I'm finding it more and more difficult to find natural fibre clothing in my price range. It's getting to the point where I need to start getting serious about making my own. Only... I am a moderate sewer at best, and can't figure out how to change the pattern to fit my body - I've tried, gone to classes even, it's useless, my brain won't learn it. I bet there are clever people out there that do know how to do this... I can make fabric, they can make clothes... sounds like a good match to me.

Once you get the hang of it, it only takes an hour to spin enough yarn for a sock - on a drop spindle. Several socks worth of yarn in the time it takes waiting for the ferry in the summer holidays. Longer to knit the sock of course, but that's another issue. But as you already know where to get the fibre, if you ever wanted to learn, I know a few teachers in town.

 
Valerie Dawnstar
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Location: North Central New York
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I, too, am interested in following this topic, even though I am on the east coast of this continent. I am still searching for anyone in my local fibershed.
 
Inge Leonora-den Ouden
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Even in the Netherlands Fibershed has started! It's named: Fibershed De Lage Landen. The website http://www.fibershed.nl/ is in Dutch, but of course you can look at the photos.
Another group for local permaculture small-scale non-food production is Permanet (NL). Most active in this FB-group https://www.facebook.com/groups/967749426622027/?fref=ts (in Dutch), but there's a website with a forum too: http://permanet.net/
 
r ranson
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Today I had two different weavers get in touch with me.  They want to find locally made yarn that they can use for making cloth to sell.

The demand for locally produced yarn is growing. Especially linen.  But we don't have the info structure set up locally to do it.  I could grow the raw materials, send them to the other side of the continent to be processed, then have them shipped back.  Or maybe there is enough demand to get our own local milling equipment.  These are some things I'm investigating this year.  What are the necessary and sufficient conditions to have locally produced linen yarn and is there enough demand to support it?  I think there is.  The equipment now exists that we can do it. 

So demand and proof that these crops grow well here.  We have the know-how to make the yarn, and the equipment to process on this scale exists and can be bought.    How do we get from that to a functioning fibreshed?
 
Inge Leonora-den Ouden
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Also here in the Netherlands some people are investigating like you R.Ranson. Flax is still grown in the southern provinces and in Belgium, but most of it is shipped to Asia for the production of linen. Only the best quality yarn is shipped back to be woven (damast table cloths) in Belgium. But now the demand for totally locally produced yarns is growing, two Fibershed groups are started (one for the southern provinces and Belgium, the other in the north-eastern part). It seems they are succeeding in their contacts with flax growers (to grow organic flax) and small-scale producers of linen yarns.
I follow these initiatives of 'Fibershed De Lage Landen' with interest and will keep you up-to-date (they are not on the Permies forum).
 
r ranson
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Here's a brilliant article on fibershed and the benefits it can have on the soil and climate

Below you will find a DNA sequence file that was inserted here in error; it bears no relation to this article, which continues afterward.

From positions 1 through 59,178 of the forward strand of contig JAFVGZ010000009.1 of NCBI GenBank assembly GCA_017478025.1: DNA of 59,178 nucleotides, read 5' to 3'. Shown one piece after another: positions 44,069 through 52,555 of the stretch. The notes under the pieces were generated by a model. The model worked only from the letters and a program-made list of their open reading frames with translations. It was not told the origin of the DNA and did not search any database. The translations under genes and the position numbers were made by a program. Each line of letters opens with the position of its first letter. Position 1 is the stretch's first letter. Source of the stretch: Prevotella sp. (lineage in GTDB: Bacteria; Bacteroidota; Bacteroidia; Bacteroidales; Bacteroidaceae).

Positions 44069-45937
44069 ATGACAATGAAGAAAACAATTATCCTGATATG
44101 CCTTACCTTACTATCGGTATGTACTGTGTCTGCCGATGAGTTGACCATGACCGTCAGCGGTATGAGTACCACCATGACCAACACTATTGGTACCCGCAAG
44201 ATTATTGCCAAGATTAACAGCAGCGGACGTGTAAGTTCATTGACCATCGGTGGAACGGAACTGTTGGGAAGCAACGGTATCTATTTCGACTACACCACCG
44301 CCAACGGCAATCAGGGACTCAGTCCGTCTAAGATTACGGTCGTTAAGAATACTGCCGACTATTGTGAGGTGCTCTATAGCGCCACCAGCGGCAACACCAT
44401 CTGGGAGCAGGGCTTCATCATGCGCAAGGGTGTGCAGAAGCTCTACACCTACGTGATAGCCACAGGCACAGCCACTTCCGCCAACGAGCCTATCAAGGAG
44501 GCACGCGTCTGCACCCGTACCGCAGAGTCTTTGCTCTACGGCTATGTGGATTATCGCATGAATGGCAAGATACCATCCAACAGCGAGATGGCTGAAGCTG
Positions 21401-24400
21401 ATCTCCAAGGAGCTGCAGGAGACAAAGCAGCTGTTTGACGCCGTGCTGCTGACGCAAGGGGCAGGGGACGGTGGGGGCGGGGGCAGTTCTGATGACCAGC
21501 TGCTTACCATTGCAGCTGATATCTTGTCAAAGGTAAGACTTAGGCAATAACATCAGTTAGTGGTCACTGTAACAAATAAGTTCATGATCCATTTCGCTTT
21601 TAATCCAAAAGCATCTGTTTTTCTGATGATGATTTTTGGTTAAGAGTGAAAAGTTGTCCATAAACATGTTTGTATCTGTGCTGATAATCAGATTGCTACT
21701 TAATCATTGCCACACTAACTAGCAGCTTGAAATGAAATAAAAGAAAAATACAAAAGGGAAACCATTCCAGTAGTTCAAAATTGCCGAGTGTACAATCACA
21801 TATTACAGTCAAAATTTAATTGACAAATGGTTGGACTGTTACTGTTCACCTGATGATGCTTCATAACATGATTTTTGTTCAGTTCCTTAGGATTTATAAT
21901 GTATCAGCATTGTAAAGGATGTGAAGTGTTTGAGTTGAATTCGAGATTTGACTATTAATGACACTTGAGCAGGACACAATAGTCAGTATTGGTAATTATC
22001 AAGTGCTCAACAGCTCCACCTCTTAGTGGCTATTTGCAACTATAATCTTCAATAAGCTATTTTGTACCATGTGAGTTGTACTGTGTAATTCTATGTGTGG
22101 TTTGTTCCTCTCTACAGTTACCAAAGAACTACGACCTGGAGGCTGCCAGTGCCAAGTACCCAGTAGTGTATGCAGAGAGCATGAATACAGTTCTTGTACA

It addresses some of the problems with the current fashion industry and offers practical solutions and examples of people putting those into practice. 

And we know that such working lands, in our Fibershed and around the world, can produce incredible natural fibers, from naturally colored cotton to next-to-skin soft wool, sturdy bast fibers like hemp and flax linen, luxurious alpaca and other fine fibers, and coarse wool that makes cozy bedding and durable goods. With fibers in hand, there are still mills across the US that can serve as supply chain partners and avoid transcontinental shipping, and  by blending different natural fibers we can create textiles with amazing material properties that keep us warm in the winter, cool in the summer, allow our skin to breath, and that last a long time in our wardrobe or home.

 
Inge Leonora-den Ouden
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It's going well with Fibershed in the Netherlands. The group in the eastern part of the country (including a small part of Germany) officially started. We had a meeting the 5th of May with five people (some more were interested but could not be there that day). The name will be Fibershed Nederland. The other group, in the south-western part and Flanders (Belgium), is called Fibershed De Lage Landen. Both are active on Facebook. Fibershed Nederland will organise regular meetings and activities. First activity will be at a sheep clipping day at Deventer May 29. There will be demonstrations, a.o. of spinning with a spindle and a spinning wheel.
Want to know more? Contact Maaike Hoijtink, maaikehoijtink@me.com, or Shanti Seton, shantiseton@gmail.com or me (Inge) through this forum. 

At the photo you see the start meeting of Fibershed Nederland, with Gregor knitting the wool he spun and dyed (and me who never saw someone knitting with such large needles before).
 
r ranson
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A podcast interview with Rebecca Burgess
Rebecca Burgess is an ecological restoration educator, author, and textile artist. Burgess is the founder of the Fibershed Project; a year-long challenge to live in clothes made from fibers sourced within 150 miles from her home. In this interview, Burgess explains what a fibershed is, talks about the hidden environmental costs of the textile industry, and shares with listeners some of her favorite natural fabrics.